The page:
community service, cooking, food, volunteer

This just in: Come volunteer with me at Chef’s Best in DC on 6/15

2015 Chef's Best
2015 Chef’s Best

Love food? Live in DC? Want to help a great nonprofit help others in need? Chef’s Best Dinner & Auction is happening in DC at the brand new Marriott on Monday evening, June 15th, to benefit Food & Friends. Food & Friends is an incredible nonprofit that delivers free nutritious meals to people with life-threatening illnesses right to their door in DC and the surrounding areas. We’re still looking for people to help volunteer at the 1300+ attendee event, and it’s going to be a spectacular evening. Plus, we’ll get to hang out and have fun.

If you’re interested in volunteering, call Food & Friends at 202-269-2277. And tell ’em I sent you! See you there!

community, community service, food, health, volunteer, Washington

This just in: I’m a new volunteer at Food & Friends

Food & Friends
Food & Friends

Today I went to new volunteer orientation today at Food & Friends​, a local D.C. nonprofit that prepares and delivers healthy meals, groceries, and nutrition counseling to people in D.C., Maryland, and Virginia who have life threatening illnesses. 10,000 volunteers help make their work possible and I’m very excited to join them. I’ll be cooking, delivering meals, and helping at special events.

If you’re looking for a great volunteer opportunity, they always need extra hands and hearts. Individuals, groups, and people of all ages (including kids) can be a part of their work on a very flexible schedule. I love this quote from one of the people who has received meals from them: “This isn’t just about food. It’s about life.”

I hope you’ll join me!

action, food

This Just In: Make food, not war

Make food, not war
Make food, not war

I think there are very few problems in this world that can’t be worked out when people prepare food and eat together. There’s something about the act of nurturing ourselves while nurturing others that makes us feel whole. Food heals wounds and helps us better understand ourselves and others. We cannot fear or hate on a full belly.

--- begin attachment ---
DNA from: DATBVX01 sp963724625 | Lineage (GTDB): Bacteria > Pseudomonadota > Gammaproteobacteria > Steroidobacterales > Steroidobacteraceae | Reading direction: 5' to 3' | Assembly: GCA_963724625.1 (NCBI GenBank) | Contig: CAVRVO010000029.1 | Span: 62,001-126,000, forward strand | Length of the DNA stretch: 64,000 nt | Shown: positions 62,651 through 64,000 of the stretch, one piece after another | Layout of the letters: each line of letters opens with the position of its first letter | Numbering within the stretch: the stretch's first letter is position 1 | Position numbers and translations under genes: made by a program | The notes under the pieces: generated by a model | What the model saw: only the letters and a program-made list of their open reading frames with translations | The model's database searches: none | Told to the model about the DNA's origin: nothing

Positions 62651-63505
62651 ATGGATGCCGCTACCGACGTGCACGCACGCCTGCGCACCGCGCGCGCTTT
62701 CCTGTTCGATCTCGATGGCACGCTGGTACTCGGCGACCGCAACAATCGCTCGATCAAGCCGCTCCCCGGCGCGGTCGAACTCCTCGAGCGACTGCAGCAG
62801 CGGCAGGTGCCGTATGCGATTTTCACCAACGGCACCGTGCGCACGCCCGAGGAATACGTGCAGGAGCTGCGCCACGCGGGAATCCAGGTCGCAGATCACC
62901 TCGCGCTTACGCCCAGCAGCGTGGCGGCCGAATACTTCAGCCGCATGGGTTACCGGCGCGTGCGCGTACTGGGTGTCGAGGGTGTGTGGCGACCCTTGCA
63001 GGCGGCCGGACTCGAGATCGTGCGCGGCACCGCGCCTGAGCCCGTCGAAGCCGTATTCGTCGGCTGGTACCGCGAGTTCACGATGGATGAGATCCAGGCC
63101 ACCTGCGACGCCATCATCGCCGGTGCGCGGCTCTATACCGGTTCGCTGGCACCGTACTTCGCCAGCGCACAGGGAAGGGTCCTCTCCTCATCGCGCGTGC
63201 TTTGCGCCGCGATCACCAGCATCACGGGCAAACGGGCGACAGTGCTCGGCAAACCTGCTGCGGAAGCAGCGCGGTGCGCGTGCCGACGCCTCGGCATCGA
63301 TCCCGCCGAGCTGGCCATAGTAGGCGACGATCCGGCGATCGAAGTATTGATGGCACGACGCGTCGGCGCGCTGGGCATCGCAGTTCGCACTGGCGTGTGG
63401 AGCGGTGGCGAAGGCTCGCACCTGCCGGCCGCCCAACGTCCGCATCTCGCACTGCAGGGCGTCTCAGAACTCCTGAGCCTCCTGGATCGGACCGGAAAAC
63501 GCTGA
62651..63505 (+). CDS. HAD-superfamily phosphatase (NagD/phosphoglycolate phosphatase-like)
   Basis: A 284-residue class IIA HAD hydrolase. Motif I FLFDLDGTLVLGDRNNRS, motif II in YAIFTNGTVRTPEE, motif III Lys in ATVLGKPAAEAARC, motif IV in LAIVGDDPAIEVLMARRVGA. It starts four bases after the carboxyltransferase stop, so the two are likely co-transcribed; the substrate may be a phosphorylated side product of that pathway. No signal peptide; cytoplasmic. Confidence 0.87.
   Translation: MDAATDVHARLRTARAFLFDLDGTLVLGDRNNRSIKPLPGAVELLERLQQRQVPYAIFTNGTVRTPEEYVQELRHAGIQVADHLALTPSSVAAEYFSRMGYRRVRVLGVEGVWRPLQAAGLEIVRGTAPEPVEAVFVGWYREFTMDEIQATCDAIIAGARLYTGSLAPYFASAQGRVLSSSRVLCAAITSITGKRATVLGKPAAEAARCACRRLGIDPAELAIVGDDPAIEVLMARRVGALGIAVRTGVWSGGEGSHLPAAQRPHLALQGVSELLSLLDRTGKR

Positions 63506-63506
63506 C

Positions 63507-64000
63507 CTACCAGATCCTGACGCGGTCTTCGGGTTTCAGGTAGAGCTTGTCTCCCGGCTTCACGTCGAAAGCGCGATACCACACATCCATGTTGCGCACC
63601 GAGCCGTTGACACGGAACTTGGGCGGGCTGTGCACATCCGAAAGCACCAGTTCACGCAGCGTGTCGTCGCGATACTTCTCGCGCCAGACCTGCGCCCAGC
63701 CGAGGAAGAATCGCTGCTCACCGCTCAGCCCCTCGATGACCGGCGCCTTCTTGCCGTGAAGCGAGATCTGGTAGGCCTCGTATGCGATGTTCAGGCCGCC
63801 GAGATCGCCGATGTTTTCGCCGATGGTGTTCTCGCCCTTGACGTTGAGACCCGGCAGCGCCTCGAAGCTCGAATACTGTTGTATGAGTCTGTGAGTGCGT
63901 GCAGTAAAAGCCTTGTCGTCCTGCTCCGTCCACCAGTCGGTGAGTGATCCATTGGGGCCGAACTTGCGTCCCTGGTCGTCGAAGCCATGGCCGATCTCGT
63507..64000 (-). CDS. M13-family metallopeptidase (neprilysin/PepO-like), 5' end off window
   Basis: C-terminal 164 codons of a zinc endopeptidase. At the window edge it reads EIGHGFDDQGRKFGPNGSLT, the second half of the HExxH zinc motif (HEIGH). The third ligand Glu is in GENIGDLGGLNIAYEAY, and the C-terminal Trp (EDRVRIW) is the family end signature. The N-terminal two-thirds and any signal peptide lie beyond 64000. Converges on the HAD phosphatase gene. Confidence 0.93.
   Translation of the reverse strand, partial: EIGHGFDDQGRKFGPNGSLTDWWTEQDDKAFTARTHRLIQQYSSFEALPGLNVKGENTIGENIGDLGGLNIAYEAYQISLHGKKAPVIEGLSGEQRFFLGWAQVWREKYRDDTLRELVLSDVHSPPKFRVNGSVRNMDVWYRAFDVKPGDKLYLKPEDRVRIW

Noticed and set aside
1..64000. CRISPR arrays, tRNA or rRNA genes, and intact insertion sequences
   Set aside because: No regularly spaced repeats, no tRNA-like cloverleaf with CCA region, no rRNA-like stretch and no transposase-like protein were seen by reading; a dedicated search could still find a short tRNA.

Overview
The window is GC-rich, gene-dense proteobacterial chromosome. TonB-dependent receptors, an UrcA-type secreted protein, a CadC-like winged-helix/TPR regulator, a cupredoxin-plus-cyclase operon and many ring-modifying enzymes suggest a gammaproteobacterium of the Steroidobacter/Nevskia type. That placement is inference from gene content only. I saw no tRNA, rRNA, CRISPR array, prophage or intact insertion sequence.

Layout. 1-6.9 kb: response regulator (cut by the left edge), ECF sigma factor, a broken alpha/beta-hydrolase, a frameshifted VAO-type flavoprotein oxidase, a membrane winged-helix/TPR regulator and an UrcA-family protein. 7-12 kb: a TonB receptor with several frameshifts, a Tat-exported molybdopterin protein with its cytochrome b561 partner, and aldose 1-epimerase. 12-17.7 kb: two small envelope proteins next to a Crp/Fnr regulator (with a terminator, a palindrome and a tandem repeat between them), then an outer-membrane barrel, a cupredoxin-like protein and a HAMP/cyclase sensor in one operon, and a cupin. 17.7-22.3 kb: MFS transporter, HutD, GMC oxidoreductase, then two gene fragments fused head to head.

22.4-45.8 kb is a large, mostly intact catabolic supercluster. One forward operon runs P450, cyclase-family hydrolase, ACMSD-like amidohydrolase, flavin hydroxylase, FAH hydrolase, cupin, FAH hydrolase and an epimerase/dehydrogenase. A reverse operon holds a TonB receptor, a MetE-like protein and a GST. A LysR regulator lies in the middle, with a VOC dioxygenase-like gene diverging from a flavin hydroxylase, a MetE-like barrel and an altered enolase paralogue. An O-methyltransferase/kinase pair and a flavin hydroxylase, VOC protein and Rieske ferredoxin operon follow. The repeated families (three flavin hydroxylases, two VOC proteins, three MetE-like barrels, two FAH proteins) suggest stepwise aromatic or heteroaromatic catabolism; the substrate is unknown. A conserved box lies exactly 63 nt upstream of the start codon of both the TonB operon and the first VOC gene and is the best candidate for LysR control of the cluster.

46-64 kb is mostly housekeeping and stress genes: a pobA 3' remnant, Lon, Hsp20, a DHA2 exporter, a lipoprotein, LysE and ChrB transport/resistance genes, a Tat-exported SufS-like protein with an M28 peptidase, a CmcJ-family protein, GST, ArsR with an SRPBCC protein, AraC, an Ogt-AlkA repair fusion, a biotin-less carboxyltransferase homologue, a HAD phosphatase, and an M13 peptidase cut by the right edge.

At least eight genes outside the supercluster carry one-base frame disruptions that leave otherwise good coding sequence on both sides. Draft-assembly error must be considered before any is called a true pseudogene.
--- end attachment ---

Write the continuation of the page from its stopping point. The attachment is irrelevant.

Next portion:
There are times lately when I wish it were possible to get fighting factions—the police and protestors, Democrats and Republicans, Russia and just about everyone—together in the kitchen for one night and see what might come of baking and breaking bread together. I wonder if that might work. Can we find a way to make food, not war?

commitment, Florida, food, New York City, Orlando

This Just In: Orlando creates a scene with food

East End Market, Orlando, Florida
East End Market, Orlando, Florida

When I lived in New York City, I loved the vibrant food scene there. Growing up in a rural area of farm country and later working for an environmental nonprofit, I’ve always felt really connected to the dirt despite living in cities for more than half my life. I didn’t know if I’d find anything like that food scene when I moved to Florida but yesterday (ironically) The New York Times shined a light on what is growing here as it picked Orlando as one of its top travel destinations for 2015. Why? Because of the local food scene driven by places like East End Market and Cask & Larder.

While nowhere near the size of New York’s food scene, Orlando-based farmers and food artisans are building a locavore community with passion. I’m hoping to get more involved with that world now that I have the time and space to do that. I’ll let you know what I find. In the meantime, check out this article that highlights several food entrepreneurs that are making a delicious life here in the central part of the Sunshine State. (Scroll to number 15 on this list.)

books, food, health, yoga

YOGALEAN: Poses and Recipes to Promote Weight Loss and Vitality-for Life. A new book by Beth Shaw.

I took my first yoga teacher training through Beth Shaw’s YogaFit program. At the time, her approach appealed to my desire to cultivate fitness and health without continuing to pound my body through competitive running and heavy gym workouts. Her program caused me to further investigate yoga as a physical, mental, and spiritual practice, and 14 years later, I’m still teaching.

Beth has a new book out this week, YOGALEAN: Poses and Recipes to Promote Weight Loss and Vitality-for Life. This book is perfect for people who want to integrate yoga and nutrition into a 360-degree program to lose weight and increase their energy levels. The book walks readers through cohesive plans for four distinct motivations: amp up energy, promote a leaner body, increase immunity, and promote youthfulness inside and out. Each motivation has a common set of components:

  • Yoga poses that promote a lean physique, strengthen your core, and increase energy
  • Cardio and weight-training workouts to complement your yoga, refine your physical strength, and ward off disease
  • Easy recipes for breakfast, lunch, dinner, and snacks that will help you burn fat more efficiently
  • Stress-reducing and clarity-enhancing daily meditations
  • Breathing exercises to calm your mind and sharpen your focus
  • A one-week jumpstart plan outlining precisely what to eat and how to exercise your body and mind

The book is now on sale in bookstores across the country and online. Congrats to Beth on the next evolution of her mission to bring health and wellness to all people everywhere!


cooking, eating, food

Beautiful: I’m Blending Up a Recipe for Vegan “Ice Cream” in My Kitchen, Arrested Development-Style

My first humble and delicious bowl of banana custard
My first humble and delicious bowl of banana custard

I’m going to toot my own horn for a moment and say that lately my little cocina has been buzzing as if it were competing for a chance to be Good Housekeeping’s satellite test kitchen. I’m a bread-baking, pasta-shaping, vegetable-roasting, salad-tossing, body scrub-making, and now ice cream-blending machine.